vals, “It’s male band after male band; there are great male bands, but I really notice it, where are the women? Why are the women mostly singers?”


Because it wasn’t just on the degree course that Newton was surrounded by women instrumentalists but in Edinburgh, growing up. The child of native Gaelic speakers, traditional music was a huge part of her cultural identity. Aged eight when she began, she says, “I was lucky to learn classical and folk violin, I reached grade 8 on the harp, grade 7 on the viola… and I went to the Feis in Ullapool. A festival like a summer school for kids of a young age, it was sociable music making; my cousin [the award-winning piper and accordeonist] Mairearad Green would go too.”

Here she met Lauren MacColl (now of RANT and Salt House) when they were both “nine or ten,” and all three remember

achel, an alumna of the New- castle University folk degree course on which female instru- mentalists are neither a novel- ty nor token, saw that at festi-

there being more girl instrumentalists than boys at the Feis. MacColl, like Newton and a lot of young musicians, picked their instru- ment “because it was available and lessons were free.” Green remembers in her part of the highlands, you “learned the bagpipes or you didn’t learn anything – and you could take the instruments home.”

Even without the Feis, in the high- lands and islands a strong community music tradition supported both girls and boys playing instruments, with excellent teachers famous and active in the tradi- tion. When Catriona Macdonald (now a lecturer on the Newcastle course, and a member of the String Sisters) and RANT’s Jenna Reid were brought up in the Shet- lands, both learnt to play fiddle, with other girls as well as boys. Macdonald was taught by the legendary Tom Anderson; Reid too, though younger, was taught by him and another of his pupils, and Green by Pipe Major Norman Grillis, father of world champion piper Alasdair Grillis.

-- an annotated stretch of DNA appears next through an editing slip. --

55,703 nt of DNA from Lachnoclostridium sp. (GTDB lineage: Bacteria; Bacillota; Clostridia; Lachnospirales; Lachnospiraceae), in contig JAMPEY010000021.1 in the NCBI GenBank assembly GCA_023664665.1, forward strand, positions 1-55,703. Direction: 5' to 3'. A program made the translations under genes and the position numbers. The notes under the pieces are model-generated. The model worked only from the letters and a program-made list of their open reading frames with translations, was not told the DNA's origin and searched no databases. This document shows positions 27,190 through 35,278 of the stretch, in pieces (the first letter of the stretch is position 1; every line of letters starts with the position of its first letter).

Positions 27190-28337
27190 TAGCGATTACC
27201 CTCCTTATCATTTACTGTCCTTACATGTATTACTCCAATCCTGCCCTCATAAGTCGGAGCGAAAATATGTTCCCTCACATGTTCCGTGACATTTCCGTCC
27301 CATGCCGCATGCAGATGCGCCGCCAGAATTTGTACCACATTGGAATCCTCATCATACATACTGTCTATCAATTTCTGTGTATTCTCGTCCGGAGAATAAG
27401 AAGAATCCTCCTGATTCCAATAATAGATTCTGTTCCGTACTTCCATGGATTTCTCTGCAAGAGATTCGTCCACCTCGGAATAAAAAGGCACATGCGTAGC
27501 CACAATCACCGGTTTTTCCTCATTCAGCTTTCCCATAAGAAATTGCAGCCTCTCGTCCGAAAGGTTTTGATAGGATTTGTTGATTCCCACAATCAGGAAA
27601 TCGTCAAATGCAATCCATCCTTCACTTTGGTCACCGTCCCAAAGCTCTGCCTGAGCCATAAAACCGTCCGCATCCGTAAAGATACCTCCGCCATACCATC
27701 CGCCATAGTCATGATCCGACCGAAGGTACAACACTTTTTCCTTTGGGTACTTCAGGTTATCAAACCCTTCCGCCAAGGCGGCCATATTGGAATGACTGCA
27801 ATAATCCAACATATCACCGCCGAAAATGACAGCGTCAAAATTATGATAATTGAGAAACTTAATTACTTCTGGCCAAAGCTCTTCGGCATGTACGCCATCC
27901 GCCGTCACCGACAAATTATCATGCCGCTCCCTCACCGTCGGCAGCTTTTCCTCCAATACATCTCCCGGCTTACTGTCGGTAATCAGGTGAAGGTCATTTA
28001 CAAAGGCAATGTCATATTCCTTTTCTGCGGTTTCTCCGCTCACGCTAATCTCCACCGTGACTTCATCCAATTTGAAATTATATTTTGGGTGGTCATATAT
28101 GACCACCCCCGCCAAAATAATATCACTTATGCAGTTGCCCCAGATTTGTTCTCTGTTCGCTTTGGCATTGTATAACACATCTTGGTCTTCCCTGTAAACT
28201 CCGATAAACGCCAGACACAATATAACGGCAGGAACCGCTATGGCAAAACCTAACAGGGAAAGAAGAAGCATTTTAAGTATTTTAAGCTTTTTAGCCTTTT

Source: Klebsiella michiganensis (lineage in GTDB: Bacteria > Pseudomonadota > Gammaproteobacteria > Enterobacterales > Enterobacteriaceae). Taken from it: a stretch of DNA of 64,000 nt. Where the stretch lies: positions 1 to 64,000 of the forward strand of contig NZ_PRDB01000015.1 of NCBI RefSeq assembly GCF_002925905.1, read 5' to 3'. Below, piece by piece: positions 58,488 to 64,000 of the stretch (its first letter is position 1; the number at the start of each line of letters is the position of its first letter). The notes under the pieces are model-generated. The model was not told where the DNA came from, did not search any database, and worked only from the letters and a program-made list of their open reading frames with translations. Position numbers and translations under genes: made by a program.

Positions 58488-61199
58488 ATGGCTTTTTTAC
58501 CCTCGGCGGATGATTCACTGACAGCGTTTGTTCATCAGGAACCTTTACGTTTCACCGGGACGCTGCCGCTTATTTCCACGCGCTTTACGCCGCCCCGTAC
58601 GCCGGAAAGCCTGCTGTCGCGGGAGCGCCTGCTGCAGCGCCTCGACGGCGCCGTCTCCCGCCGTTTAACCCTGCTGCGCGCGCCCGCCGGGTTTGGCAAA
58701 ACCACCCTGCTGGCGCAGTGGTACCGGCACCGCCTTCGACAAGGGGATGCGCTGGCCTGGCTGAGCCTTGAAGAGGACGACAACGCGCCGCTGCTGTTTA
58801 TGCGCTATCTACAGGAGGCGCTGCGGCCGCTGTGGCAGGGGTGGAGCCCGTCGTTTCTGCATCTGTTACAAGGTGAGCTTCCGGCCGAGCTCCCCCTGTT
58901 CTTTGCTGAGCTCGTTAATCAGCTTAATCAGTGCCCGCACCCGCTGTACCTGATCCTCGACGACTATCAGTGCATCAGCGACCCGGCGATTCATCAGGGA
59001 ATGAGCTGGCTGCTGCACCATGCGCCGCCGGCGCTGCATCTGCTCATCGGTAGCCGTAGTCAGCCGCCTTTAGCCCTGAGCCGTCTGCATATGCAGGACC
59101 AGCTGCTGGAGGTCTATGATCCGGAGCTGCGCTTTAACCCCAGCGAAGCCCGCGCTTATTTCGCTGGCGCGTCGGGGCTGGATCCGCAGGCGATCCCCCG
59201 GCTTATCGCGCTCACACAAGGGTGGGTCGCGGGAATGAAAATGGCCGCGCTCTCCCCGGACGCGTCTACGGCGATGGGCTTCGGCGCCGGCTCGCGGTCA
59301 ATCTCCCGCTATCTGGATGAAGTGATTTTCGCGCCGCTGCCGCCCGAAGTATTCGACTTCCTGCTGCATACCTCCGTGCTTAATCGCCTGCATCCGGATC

Elsewhere, multi-instrumentalist Rowan Rheingans (Rheingans Sisters, Lady Maisery), who attended summer school in Cambridge every year from the age of seven, was aware of fellow girl musicians. “I didn’t think it was strange,” she says, and a teacher there, Catriona Macdonald, “was very important to me.”

Whether they were taught by them or not, everyone tells me gratefully about role models, inspirational musicians, both men and women, although in some cases the relative rarity of female role models was not necessarily something they ques- tioned at the time.

For everyone I spoke to for this piece, from the Shetlands to Dorset and across the Irish Sea, there was no sense that they couldn’t play an instrument because they were girls. Joining the line-up above were Sandra Kerr, who learnt from Peggy Seeger and Ewan MacColl; Jo Freya (Blowzabella/Old Swan Band), who learnt from Rod and Danny Stradling; Jenn But- terworth (now of fast-rising new all- women band Kinnaris Quintet), who taught herself guitar; Mary MacMaster (the Poozies), who taught herself on the harp, as did Delyth Jenkins and Máire Ní